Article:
What Writers Week has meant to me


Graphic by Rayna Cheong

Grace Downing, Editor-in-Chief

In my four years of attending Writers Week, I’ve been lucky enough to perform in three of them. Each of those years, each of the stories I chose to share, shed light on a different aspect of my writing, and marked where I was and what the story I was sharing meant to me at the time.

The first year I got into Writers Week (sophomore year) I submitted four poems, but only ended up reading two of them. I read the two pieces I felt were the least intense and the least likely to draw attention to me. Although I’d chosen to submit these poems, the thought of essentially carving out a piece of myself and handing it over to hundreds of people, entirely exposed and vulnerable, was extremely daunting and overwhelming. My only goal that year was to get through the performance without passing out. There was really nothing else I wanted to accomplish.

But my junior year, I decided to perform a more personal piece. It described what was going through my mind in the harrowing moments leading up to my mother’s death. And although I framed the piece as fiction (it was part of a larger story I was writing) that excerpt was immensely close to what I’d really experienced. Giving that much of myself to so many people was challenging, but I also knew how important this story was to me, and that if I was going to perform it, if I really wanted others to get something out of it, I needed to perform it well. In the end, that resolution to be truly vulnerable, that letting go, paid off. In the letters and comments from friends I got afterwards, so many told me how that story really touched them and made them appreciate those in their lives they loved.

In my performance this year, I read two poems again, this time chosen with more purpose and less anxiety. The second poem detailed significant moments in my life that have shaped me so far. I told the stories behind some of the references I made in that piece, giving the audience a window into my life and the lives of those I love. I was far less nervous than either year before, and much more confident in what I had to say.

Writers Week, to me, is all-encompassing. It isn’t just about writing. It’s about the timeless and enduring art of storytelling, through any medium. This week, I heard a wide variety of stories, from poets, to musicians, novelists, singers, and journalists, and to brave students who don’t even enjoy writing but had a story they felt was important and meaningful enough to share; to take that risk and expose their souls to friends and strangers on that stage for five minutes.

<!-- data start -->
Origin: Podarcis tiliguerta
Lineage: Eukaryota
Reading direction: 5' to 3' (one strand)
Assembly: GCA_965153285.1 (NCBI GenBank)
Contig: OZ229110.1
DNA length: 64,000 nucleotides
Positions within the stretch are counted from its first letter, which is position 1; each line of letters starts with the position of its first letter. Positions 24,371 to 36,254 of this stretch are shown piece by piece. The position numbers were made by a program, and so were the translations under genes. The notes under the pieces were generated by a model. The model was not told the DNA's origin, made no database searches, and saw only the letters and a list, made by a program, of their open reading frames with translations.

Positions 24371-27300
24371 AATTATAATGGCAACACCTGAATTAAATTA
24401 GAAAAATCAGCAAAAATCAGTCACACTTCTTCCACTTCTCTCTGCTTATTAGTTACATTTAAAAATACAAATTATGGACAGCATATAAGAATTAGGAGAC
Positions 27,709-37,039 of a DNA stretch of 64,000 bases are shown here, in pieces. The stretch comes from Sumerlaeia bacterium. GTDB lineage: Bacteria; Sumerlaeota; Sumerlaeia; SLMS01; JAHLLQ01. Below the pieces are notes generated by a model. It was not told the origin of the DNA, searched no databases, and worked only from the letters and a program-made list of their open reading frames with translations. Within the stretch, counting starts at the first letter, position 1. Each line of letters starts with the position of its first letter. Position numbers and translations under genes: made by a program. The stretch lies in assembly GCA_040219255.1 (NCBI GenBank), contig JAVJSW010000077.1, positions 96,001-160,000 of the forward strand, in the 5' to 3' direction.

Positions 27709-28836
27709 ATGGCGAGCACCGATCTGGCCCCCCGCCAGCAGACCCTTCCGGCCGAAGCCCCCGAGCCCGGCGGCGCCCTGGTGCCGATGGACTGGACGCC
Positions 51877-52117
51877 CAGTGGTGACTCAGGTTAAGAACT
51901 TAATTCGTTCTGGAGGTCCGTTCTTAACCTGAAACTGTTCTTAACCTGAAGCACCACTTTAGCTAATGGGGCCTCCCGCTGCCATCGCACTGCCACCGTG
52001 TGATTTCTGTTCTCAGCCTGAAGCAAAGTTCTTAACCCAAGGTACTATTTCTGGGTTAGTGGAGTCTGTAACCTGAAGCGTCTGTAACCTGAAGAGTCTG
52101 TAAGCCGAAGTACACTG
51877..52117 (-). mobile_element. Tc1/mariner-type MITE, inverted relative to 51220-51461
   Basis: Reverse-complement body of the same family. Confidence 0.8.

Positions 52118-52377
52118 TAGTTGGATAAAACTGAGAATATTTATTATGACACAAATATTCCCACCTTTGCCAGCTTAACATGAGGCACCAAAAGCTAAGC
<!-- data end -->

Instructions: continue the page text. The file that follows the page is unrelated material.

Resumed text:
What I’ve realized these past four years is that everyone has a story to tell. And yes, that line is cheesy, but sometimes those are the ones that hold the most truth. Everyone who performed had their own story, their own perspective and message to put out there. Carried with each one was the cautious hope that someone in the audience might soak it up and take it with them beyond that moment.

So, as a senior, this Writers Week was especially nostalgic because it reminded me that there are many stories in my own life that will be coming to a close when I walk across that stage at the Sears Center in May. I won’t ever be able to travel back to this time in my life, to all the moments with those I love that have shaped me. But no matter what, I still have those stories. Those memories that I’ll carry with me and return to when I need them. Either just for myself, or to share with others.

That’s why storytelling is so vital, and why it’s endured in so many forms for thousands of years. We can never reach back into the past; retreat into those fleeting moments that are already slipping from us. The past is an era perpetually barred from us, but stories are a window to that era. They’re how we remember the moments that have shaped us, and we share them because they have the power to shape others as well. To alter perspectives and shift the narrative, even if only for one or two people in that entire auditorium. It’s still significant; it still means something.

I’ve grown over the years of performing at Writers Week and witnessing others (professionals and students) do the same––giving themselves over to the atmosphere of the event, to the wonder of the moment.That growth has taught me to value and appreciate vulnerability, and the effect a single story can have on someone’s life.

And Writers Week itself has grown as well. This is its 25th year, and in that time, the event has seen student submissions rise exponentially and hosted a wide array of presenters, including Gwendolyn Brooks on two occasions. Nate Marshall and Jamila Woods’s tribute to her this year brought that full circle, and served to further highlight how far this event has come in two and a half decades.

All this is to ultimately say, if you’re not a senior this year, I hope Writers Week––and maybe even this article––has convinced you to create and submit something meaningful next year, because the story you have to tell is more significant than you realize.